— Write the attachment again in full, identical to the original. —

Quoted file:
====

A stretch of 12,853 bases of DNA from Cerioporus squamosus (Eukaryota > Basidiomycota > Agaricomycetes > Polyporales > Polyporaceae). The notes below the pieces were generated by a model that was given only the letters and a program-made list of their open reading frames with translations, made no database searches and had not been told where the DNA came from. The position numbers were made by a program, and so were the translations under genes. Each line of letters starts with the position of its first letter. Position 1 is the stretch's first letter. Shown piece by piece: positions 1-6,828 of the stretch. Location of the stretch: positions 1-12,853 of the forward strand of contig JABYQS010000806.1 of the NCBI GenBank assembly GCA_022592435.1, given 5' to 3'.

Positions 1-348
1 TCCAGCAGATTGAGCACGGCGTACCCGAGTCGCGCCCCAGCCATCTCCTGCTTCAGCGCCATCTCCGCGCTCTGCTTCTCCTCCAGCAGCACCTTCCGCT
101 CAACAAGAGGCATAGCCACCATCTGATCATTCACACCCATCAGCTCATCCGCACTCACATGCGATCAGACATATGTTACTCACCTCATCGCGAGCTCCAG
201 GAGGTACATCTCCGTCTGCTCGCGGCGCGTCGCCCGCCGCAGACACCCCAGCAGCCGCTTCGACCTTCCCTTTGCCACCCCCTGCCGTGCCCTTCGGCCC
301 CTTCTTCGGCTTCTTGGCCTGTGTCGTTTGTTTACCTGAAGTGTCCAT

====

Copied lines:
A stretch of 12,853 bases of DNA from Cerioporus squamosus (Eukaryota > Basidiomycota > Agaricomycetes > Polyporales > Polyporaceae). The notes below the pieces were generated by a model that was given only the letters and a program-made list of their open reading frames with translations, made no database searches and had not been told where the DNA came from. The position numbers were made by a program, and so were the translations under genes. Each line of letters starts with the position of its first letter. Position 1 is the stretch's first letter. Shown piece by piece: positions 1-6,828 of the stretch. Location of the stretch: positions 1-12,853 of the forward strand of contig JABYQS010000806.1 of the NCBI GenBank assembly GCA_022592435.1, given 5' to 3'.

Positions 1-348
1 TCCAGCAGATTGAGCACGGCGTACCCGAGTCGCGCCCCAGCCATCTCCTGCTTCAGCGCCATCTCCGCGCTCTGCTTCTCCTCCAGCAGCACCTTCCGCT
101 CAACAAGAGGCATAGCCACCATCTGATCATTCACACCCATCAGCTCATCCGCACTCACATGCGATCAGACATATGTTACTCACCTCATCGCGAGCTCCAG
201 GAGGTACATCTCCGTCTGCTCGCGGCGCGTCGCCCGCCGCAGACACCCCAGCAGCCGCTTCGACCTTCCCTTTGCCACCCCCTGCCGTGCCCTTCGGCCC
301 CTTCTTCGGCTTCTTGGCCTGTGTCGTTTGTTTACCTGAAGTGTCCAT